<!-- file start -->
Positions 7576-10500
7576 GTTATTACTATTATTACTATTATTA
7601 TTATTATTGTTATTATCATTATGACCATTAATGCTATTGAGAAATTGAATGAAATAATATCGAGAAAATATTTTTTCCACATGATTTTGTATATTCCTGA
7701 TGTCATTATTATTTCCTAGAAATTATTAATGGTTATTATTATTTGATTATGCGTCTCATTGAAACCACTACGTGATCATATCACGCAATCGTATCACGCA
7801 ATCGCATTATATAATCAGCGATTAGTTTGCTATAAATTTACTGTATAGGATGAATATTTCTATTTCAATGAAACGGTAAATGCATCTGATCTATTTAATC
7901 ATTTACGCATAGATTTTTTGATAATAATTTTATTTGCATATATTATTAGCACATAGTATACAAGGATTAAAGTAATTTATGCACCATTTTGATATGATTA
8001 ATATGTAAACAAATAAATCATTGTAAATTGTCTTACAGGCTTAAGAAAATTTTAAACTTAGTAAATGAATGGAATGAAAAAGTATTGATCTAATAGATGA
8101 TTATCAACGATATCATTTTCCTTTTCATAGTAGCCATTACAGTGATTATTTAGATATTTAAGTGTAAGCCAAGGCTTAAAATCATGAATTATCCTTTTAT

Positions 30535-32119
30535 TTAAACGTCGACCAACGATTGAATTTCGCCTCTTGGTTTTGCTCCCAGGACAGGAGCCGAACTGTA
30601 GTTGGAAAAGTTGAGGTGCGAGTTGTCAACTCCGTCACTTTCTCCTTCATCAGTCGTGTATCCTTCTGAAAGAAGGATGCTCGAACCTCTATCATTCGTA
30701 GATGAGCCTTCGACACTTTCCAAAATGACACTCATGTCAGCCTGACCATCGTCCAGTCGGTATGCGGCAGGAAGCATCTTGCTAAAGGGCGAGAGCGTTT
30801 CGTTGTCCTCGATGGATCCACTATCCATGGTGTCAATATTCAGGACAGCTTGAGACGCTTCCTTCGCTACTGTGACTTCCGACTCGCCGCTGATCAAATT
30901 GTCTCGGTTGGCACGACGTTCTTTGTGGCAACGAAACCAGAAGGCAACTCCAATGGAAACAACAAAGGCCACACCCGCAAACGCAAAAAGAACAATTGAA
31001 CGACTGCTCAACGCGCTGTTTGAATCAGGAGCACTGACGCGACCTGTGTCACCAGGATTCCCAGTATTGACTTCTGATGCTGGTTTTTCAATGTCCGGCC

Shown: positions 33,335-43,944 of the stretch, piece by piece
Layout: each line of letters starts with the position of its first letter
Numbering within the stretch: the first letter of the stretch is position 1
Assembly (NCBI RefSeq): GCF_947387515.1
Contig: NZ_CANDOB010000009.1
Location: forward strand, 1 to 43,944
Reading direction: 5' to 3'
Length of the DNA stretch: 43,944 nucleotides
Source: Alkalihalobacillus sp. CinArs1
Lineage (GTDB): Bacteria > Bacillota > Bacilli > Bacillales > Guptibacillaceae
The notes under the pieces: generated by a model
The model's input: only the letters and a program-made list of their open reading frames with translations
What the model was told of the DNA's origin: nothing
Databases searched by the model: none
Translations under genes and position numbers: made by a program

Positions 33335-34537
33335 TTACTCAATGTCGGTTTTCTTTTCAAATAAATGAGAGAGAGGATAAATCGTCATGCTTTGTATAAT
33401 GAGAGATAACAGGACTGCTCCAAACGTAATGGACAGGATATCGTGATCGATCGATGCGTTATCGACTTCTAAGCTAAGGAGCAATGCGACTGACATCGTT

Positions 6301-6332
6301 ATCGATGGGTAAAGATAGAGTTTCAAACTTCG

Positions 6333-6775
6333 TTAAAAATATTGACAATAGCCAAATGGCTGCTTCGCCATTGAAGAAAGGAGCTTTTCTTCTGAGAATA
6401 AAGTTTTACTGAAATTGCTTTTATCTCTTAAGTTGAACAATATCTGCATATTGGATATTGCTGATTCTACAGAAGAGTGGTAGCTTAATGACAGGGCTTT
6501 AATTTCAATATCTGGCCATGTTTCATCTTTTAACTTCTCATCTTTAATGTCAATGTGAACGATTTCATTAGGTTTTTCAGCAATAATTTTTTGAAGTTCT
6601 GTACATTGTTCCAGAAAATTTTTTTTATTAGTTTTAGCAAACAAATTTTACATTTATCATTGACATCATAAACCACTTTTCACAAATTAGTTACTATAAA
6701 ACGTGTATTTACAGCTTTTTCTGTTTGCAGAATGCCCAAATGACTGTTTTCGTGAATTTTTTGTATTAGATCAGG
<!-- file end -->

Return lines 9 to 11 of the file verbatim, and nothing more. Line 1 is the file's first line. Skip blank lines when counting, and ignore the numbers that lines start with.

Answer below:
Positions 30535-32119
30535 TTAAACGTCGACCAACGATTGAATTTCGCCTCTTGGTTTTGCTCCCAGGACAGGAGCCGAACTGTA
30601 GTTGGAAAAGTTGAGGTGCGAGTTGTCAACTCCGTCACTTTCTCCTTCATCAGTCGTGTATCCTTCTGAAAGAAGGATGCTCGAACCTCTATCATTCGTA